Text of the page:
Oslo Winterlarps

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Winterlarps in Scout Cabins had a strong impact on nordic larps

Oslo Winterlarps was a concept of quasihistoric larps that would involve reliving the daily life of a certain historic period as central aspect of the frame of the larp. The storylines was often partly mythological marking them as a transitional genrè between the realism of 1942 and Europa and the fantasyfiction of the Oslo Summerlarps of the organisation Ravn and the Nosferatu larps.
Number of participants would range from 50 up to 100 participants.
The average playing time of such larps would be 3 days and 4 nights.
From 1992 to 2002 these would be almost yearly larpevents for the larpers of Oslo.


Early concepts, techniques and perceptions of playingstyles in Norway is deeply rooted from the everyday situations that arise when playing non-stop for days in a forest, living in cabins heated with firewood, making and taking food together as a large family, tribe, clan or ætt.

Pertaining to genderissues in the playergroup, the winterlarps moved the action away from running in the woods into classic home and family situations of negotiating between groups about marriages, resources or religion. Girls were often more clever and conspicious than the young male participants in improvising and driving the interaction between the characters in such situations. These games were a crucial factor for the relative genderbalanced participantgroups of Oslo, and also recruited a majority of the first female organisers of Norway.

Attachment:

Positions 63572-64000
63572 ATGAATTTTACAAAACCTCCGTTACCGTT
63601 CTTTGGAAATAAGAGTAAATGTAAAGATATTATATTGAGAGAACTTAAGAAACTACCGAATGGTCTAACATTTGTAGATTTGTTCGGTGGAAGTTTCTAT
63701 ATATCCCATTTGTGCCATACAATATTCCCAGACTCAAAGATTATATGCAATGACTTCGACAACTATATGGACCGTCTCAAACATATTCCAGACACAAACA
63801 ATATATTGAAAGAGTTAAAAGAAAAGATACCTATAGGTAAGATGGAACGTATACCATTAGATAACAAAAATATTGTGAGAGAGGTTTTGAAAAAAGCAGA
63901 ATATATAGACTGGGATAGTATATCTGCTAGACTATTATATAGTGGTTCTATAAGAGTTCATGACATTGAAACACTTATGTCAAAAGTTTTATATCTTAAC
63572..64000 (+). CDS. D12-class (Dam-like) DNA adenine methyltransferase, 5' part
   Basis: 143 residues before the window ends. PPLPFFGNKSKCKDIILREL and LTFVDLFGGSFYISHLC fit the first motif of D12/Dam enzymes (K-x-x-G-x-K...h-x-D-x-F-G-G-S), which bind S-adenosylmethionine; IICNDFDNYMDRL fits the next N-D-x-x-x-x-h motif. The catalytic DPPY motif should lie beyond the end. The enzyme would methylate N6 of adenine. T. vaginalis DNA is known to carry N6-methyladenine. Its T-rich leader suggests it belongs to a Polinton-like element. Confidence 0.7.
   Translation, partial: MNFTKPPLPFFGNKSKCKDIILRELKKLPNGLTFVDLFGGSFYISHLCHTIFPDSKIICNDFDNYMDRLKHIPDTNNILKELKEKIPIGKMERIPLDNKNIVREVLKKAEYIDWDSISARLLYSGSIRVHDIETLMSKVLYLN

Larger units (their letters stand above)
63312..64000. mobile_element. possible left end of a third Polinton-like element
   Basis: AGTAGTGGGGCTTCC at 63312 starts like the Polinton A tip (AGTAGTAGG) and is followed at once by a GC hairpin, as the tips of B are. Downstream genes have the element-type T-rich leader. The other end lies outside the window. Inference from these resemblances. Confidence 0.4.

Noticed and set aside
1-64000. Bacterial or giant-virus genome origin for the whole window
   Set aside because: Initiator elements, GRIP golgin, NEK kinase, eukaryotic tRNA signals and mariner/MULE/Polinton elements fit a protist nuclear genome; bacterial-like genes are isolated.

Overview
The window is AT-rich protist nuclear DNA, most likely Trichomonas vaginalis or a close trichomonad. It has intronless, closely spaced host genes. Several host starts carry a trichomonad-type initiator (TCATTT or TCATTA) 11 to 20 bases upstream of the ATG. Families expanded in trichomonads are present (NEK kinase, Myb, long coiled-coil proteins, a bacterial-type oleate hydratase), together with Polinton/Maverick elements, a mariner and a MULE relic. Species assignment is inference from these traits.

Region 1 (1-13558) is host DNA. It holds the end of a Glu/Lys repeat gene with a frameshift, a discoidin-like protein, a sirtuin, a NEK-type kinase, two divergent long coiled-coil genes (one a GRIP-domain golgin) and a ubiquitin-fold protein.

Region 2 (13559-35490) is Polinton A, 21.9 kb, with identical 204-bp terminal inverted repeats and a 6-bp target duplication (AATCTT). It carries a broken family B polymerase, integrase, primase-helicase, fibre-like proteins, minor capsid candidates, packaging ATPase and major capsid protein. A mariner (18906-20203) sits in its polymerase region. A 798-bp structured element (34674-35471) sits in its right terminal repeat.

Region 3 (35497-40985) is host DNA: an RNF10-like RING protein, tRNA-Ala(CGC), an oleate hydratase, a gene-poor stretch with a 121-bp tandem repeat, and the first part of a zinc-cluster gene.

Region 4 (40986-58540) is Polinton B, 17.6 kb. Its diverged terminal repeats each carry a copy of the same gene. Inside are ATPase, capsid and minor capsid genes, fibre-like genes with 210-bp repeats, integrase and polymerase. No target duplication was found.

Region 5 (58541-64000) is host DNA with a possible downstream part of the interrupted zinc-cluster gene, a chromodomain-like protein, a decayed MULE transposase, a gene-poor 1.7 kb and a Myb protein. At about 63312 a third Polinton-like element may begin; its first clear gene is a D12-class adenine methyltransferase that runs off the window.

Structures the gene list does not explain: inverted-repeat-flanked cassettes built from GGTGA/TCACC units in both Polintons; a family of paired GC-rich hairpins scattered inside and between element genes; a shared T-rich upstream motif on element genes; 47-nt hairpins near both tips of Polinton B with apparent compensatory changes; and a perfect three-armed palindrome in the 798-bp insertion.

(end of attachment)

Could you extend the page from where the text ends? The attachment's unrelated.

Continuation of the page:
Ultimately the traditions among both organisers and participants of the Winterlarps in Oslo made the foundations for iconic larps like the 2nd World War game 1942 to be possible. This is also the case for the westerngames Wanted and Once upon a time.
1942 and Once upon a time are included in the Nordic Larp Book.

Playing style